This is my review of A House of Knives: Breen & Tozer 2 (Breen and Tozer) by William Shaw.
This picks up the plot straight from end of "A Song from Dead Lips" (also titled "She's leaving home") with a limited recap to help those who have not previously read the first book in the trilogy featuring DS Breen, which I would recommend to get the most out of this story.
The discovery of a corpse following a domestic gas explosion reminds Breen of an unresolved case which haunted him in the previous novel. As before, this is tightly plotted, alternating fast-paced action with a sense of the frustration, even tedium, of criminal investigations. Breen is developing as a character, moving beyond being stereotypically dysfunctional to proving himself a methodical and tenacious operator, a decent, thoughtful even sensitive man – so that it is hard to understand how he tolerates the corruption and crassness of his work colleagues.
What marks this series out is the portrayal of the late sixties. It is fascinating to be reminded of or perhaps discover for the first time what this period was like – the now jaw-dropping lack of any awareness of equality, the smoke-ridden offices, the gulf between the old and young, as free love, hippiedom and drugs took hold, the embrace of modern art by a wealthy few, perhaps only to prove themselves followers of fashion, the brew of idealism, brutalism and corruption in the form of concrete flyovers and tower blocks, heralded as solutions for congestion and slum clearance without anyone fully considering the adverse effects. William Shaw makes some interesting points, such as that the legal change preventing drug addicts from obtaining drugs like heroin from their GPs merely pushed them into the hands of dealers, often selling far less pure and so more deadly substances.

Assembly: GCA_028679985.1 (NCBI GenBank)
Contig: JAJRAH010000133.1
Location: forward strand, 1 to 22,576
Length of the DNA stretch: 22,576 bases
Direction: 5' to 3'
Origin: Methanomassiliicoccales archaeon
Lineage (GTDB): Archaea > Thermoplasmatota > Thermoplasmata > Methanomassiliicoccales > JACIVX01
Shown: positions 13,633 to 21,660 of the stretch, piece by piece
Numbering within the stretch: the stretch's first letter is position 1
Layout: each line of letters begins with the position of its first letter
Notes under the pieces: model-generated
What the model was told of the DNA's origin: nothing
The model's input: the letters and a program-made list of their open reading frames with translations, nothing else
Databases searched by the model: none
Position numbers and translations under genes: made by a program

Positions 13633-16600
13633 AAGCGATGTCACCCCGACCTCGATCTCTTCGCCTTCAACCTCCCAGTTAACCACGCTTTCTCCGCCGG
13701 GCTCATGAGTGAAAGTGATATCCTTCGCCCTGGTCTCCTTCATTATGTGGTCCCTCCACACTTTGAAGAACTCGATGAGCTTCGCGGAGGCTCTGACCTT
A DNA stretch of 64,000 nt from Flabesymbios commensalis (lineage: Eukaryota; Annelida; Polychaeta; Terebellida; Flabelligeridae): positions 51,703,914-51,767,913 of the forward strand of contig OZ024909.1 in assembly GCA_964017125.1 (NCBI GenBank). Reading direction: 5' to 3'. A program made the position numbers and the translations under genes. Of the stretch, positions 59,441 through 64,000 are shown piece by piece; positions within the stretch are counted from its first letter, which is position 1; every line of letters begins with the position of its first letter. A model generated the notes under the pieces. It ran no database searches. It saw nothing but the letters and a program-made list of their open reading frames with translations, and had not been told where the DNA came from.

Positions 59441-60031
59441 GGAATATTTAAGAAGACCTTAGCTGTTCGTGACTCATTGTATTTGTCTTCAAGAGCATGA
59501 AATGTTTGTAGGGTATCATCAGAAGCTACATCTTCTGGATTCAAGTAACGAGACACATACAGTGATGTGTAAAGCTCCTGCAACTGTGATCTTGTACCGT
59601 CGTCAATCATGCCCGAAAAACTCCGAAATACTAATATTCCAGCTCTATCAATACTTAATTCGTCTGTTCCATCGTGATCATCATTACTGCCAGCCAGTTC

Shaw's style is deceptively simple and direct. I like his often funny Pinterish dialogues in which several conversations are being carried on at once. He is good at poignancy, wry humour and unexpected twists, but some of the potentially most dramatic moments lack a certain tension and are not quite convincing, like the final denouement which serves mainly as an opportunity to provide the reader with details which should mostly have been grasped already. This comment sets the bar high for an otherwise very talented writer. I accept that some very dangerous situations may feel oddly banal at times, which may be what he wishes to convey. Very occasionally there seems to be a small glitch suggesting a lack of thorough editing, and the title is clearly aimed at ghoulish attraction of readers rather than relevance to the story. Although these books lend themselves to film adaptations, one of the strongest aspects will be lost in the process, namely Breen's chains of thought, his reactions and sensitive introspection.
Overall, I recommend this series and will make a point of reading the last of the trilogy – which may not be the end of Breen and his unconventional sidekick Tozer.